I also arrange for pet insurance before I even get the puppy home and take the puppy to the vet as soon as I have him/her in my possession. I pay just about $400 a year for insurance, but do get some of that back on prevention like vaccines, heartworm tests and medicine, etc. And insurance is just that, insurance, and I have been very grateful several times that I had it. Henry was attacked by a pit bull-type dog (who broke through a gate with no provocation and went right for Henry’s jugular) when he was 14 months old resulting in slashed neck and two surgeries and much heartache. That pet insurance covered just about all the costs and just gave me the security of knowing I could take the very best care of him without being bankrupt. The owner of the dog covered everything else (and was devastated–people don’t have a clue that these dogs may seem so wonderful but unfortunately are bred to be dog aggressive). Other unbudgeted vet bills have cropped up. For example, Henry popped off a toe nail when he hit a paver block as he ran around my fenced yard one morning chasing a rabbit. This led to quick surgery to cauterize the toe and took months for nail to grow back. Again, so grateful to have much of this covered by pet insurance. So even though I take extremely good care of Henry, life happens and I wouldn’t go without insurance.

        I guess I’m trying to say that in my view owning a dog is a hugely expensive endeavor and it’s a crap shoot in terms of what medical problems will arise. I believe that you should budget at least $100 per month for a small to medium size dog and up from there. Big dogs cost more in terms of food, medication, grooming, and often dog boarding. If $100 or more a month is affordable, then take your time to save up and buy the best puppy you can find from the very best breeder. Sometimes you might find one that was tried in shows but was too shy or not enough hair or some “flaw” and can get an older puppy or young adult for a good price. I have seen some Cavalier crosses (like cocker and cavalier) on that have been taken from puppy mills. I personally wouldn’t go that route because you have no idea of the initial care of the dog or its sire/dam, but if you do decide to please look for one that looks and acts more like a Cavalier and not the other breed. In other words, mild, sweet, tail wagging, friendly but without an ounce of aggressive or nervous behavior (e.g., there have been behavioral issues with cockers). The first 7-12 weeks of a puppy’s life determine it’s ability to relate well with humans so I want to know my puppy’s history and that s/he has been handled and loved each day of it’s life.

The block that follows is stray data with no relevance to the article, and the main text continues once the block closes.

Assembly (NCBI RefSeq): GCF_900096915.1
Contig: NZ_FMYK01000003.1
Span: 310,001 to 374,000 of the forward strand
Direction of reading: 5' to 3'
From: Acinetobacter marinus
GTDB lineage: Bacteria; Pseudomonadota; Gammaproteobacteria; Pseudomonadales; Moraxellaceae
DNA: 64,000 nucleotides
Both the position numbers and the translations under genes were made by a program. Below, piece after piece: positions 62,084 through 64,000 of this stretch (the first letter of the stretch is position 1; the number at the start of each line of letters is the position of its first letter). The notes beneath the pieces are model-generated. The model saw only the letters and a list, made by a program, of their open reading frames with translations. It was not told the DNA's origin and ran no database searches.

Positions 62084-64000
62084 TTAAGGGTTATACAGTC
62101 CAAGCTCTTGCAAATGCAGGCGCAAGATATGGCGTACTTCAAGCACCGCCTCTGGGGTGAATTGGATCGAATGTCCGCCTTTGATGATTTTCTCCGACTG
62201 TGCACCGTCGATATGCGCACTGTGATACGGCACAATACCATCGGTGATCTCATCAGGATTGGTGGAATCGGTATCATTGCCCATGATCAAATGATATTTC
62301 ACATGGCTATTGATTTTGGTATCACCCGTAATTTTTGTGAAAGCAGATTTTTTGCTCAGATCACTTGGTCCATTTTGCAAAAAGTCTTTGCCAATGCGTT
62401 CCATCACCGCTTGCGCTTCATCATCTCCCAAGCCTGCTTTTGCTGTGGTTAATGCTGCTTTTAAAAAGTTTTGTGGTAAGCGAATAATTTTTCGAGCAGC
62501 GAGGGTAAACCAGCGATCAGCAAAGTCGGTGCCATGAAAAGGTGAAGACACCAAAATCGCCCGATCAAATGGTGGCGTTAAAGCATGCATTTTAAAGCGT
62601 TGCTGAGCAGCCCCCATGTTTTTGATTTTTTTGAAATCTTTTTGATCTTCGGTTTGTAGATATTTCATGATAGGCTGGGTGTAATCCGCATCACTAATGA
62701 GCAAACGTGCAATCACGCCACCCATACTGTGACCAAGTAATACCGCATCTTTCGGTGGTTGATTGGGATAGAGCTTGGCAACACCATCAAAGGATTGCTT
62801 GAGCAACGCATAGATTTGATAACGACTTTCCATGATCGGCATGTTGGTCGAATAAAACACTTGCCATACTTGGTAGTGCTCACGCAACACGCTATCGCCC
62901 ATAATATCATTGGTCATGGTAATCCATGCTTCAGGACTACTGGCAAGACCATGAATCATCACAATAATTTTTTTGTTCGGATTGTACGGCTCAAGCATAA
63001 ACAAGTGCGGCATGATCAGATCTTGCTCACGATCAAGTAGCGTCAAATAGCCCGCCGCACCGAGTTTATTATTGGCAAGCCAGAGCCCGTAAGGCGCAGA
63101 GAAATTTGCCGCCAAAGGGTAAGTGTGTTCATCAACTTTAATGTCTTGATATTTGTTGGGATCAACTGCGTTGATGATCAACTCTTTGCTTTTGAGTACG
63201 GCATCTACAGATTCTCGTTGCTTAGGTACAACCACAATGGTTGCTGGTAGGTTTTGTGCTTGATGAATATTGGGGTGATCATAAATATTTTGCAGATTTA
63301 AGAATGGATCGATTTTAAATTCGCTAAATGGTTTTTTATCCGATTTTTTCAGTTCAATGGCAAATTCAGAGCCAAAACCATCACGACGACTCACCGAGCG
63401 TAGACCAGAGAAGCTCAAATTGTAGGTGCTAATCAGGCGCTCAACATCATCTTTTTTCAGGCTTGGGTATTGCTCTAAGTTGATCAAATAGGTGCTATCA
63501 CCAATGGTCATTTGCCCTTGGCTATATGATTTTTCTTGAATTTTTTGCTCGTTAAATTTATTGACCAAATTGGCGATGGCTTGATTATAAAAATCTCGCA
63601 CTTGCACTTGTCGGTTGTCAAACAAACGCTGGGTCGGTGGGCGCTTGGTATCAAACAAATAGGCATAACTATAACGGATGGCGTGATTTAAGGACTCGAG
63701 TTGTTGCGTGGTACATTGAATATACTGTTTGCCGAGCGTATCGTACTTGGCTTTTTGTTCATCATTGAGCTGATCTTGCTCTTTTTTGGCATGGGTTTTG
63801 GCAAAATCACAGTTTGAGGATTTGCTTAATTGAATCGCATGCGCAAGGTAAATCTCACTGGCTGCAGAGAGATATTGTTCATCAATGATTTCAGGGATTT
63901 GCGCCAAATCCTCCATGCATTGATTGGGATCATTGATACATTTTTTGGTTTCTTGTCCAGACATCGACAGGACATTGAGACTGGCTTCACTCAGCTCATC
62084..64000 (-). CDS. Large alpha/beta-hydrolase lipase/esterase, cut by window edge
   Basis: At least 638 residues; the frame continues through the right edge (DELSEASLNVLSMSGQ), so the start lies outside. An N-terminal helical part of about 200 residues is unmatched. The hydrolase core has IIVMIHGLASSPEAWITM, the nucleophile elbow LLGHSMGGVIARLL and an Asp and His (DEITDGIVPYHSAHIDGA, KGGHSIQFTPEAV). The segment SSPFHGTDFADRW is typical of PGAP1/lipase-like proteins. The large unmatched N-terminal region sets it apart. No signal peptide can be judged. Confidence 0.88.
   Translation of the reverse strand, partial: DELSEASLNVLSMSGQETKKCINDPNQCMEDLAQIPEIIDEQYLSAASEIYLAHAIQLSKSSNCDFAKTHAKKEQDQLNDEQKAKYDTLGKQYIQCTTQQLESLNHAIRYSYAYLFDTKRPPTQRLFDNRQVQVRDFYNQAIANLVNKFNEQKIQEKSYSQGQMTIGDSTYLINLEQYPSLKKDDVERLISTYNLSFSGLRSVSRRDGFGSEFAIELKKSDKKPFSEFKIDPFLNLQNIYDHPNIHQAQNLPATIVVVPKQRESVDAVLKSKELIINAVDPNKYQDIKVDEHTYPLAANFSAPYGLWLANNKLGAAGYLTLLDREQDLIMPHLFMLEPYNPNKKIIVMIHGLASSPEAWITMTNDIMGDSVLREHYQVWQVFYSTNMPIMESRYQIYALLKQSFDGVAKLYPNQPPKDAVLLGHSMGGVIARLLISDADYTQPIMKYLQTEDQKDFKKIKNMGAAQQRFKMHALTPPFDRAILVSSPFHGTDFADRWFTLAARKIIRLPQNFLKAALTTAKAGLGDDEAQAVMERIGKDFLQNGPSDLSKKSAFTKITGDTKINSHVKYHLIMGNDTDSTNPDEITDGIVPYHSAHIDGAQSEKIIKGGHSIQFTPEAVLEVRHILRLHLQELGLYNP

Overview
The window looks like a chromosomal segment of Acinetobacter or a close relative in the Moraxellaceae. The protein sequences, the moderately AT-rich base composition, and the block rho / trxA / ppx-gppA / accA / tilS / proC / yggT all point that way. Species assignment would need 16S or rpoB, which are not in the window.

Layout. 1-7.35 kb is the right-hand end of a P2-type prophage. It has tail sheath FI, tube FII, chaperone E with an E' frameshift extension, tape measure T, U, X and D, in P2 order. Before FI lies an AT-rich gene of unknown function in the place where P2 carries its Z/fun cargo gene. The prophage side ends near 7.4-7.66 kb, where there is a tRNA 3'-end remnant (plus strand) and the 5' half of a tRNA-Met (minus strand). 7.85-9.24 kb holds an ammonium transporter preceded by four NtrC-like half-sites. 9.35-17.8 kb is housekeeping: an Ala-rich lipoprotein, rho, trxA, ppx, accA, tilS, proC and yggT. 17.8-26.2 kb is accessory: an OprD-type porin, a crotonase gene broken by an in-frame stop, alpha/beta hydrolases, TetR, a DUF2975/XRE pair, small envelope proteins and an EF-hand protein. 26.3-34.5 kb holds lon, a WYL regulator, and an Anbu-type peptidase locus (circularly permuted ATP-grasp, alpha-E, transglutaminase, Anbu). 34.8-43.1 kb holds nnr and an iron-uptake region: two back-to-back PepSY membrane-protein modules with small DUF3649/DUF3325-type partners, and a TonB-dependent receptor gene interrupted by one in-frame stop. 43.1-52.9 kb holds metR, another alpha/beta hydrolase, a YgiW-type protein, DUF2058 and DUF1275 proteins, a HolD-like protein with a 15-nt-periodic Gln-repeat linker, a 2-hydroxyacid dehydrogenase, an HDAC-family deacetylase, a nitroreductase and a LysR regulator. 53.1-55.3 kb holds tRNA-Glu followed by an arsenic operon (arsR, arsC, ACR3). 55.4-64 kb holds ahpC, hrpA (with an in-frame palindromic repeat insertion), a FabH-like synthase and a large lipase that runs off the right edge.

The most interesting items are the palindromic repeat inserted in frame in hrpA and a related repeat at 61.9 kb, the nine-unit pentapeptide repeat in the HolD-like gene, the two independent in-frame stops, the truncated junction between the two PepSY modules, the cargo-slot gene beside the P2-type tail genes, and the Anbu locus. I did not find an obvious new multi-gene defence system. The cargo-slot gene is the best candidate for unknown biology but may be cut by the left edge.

Hope I haven’t been too discouraging, but I think it is very important in light of the millions of homeless dogs that we take dog adoption very seriously and consciously. To me adopting a dog is much like adopting a human child in terms of the seriousness of commitment and responsibility. With that said, I believe a dog needs to fit into one’s lifestyle. I have had to rehome a few dogs over the course of my life that despite all my good efforts turned out to be really terrible matches for me and my lifestyle. Each time I made sure I found a home where the dog was an excellent match (and one of these dogs became a very top obedience dog–that dog just needed a job!).

        I wish you the very best in finding a wonderful dog-friend!

        Here’s something I found estimating cost of ownership that seems pretty reasonable to me:

        Basic Cost of Owning a Dog
        Yearly ExpenseType of Expense
        Food and Treats 250 – 700
        Toys 25 – 150
        Beds 50 – 200
        Leashes and Collars 20 – 50
        Grooming 30 – 500
        Routine Veterinary Care 500 – 1000
        Preventive Medications and Supplements 100 – 300
        Training Classes or Resources 25 – 300
        Petsitters or Boarding 100 – 300
        Yearly Total $1100-3500
        Average Monthly Cost of Owning a Dog $90-290

  2. Cat #1 is Timmy Two Toes, an 8 yo Ragdoll
    Cat#2 is Sunny Sonata, a 2 yo of unknown origin

    Great pics, Karen! Thanks for including our traveling companions!

  3. Hi Karen, I was wanting some advice about traveling with pets. I haven’t bought an RV yet, but my main reason for wanting one is so I can travel with my cockapoo and black lab. I hate leaving them behind when I travel on vacation. However, I have read that you can not leave animals in an RV alone. I would like to visit some of the attractions but I know that dogs would not be allowed. How do you and the other ladies handle having dogs on the road. Any info would help. Thanks, Dawn

    • Hi Dawn. Many people travel with pets including birds in their RVs. Some campgrounds do not want or allow you to leave your pet in your RV, but as long as your pet(s) are quiet when you leave them, in many campgrounds this is not a problem. If your pets are noisy, then that’s another issue and would be a problem. No one wants to hear noisy animals.

      In terms of taking them to attractions, many places allow dogs on 6-foot leashes as long as you pick up after them of course (same for campground). I keep poop bags in my pocket at all times.

      To me the most difficult part is when I leave my dog (who is very quiet and mild) is worry about the temperature in my rig. I have a small class b so I leave the campground and end up leaving Henry in it when I buy groceries, eat out, go to places he cannot go such as on boat tours, or when I’m doing photography. Keeping the temperature in comfortable range can be a challenge when unplugged.

      I suggest focusing on rigs that fit your lifestyle and are well insulated for your pets. Hope this helps!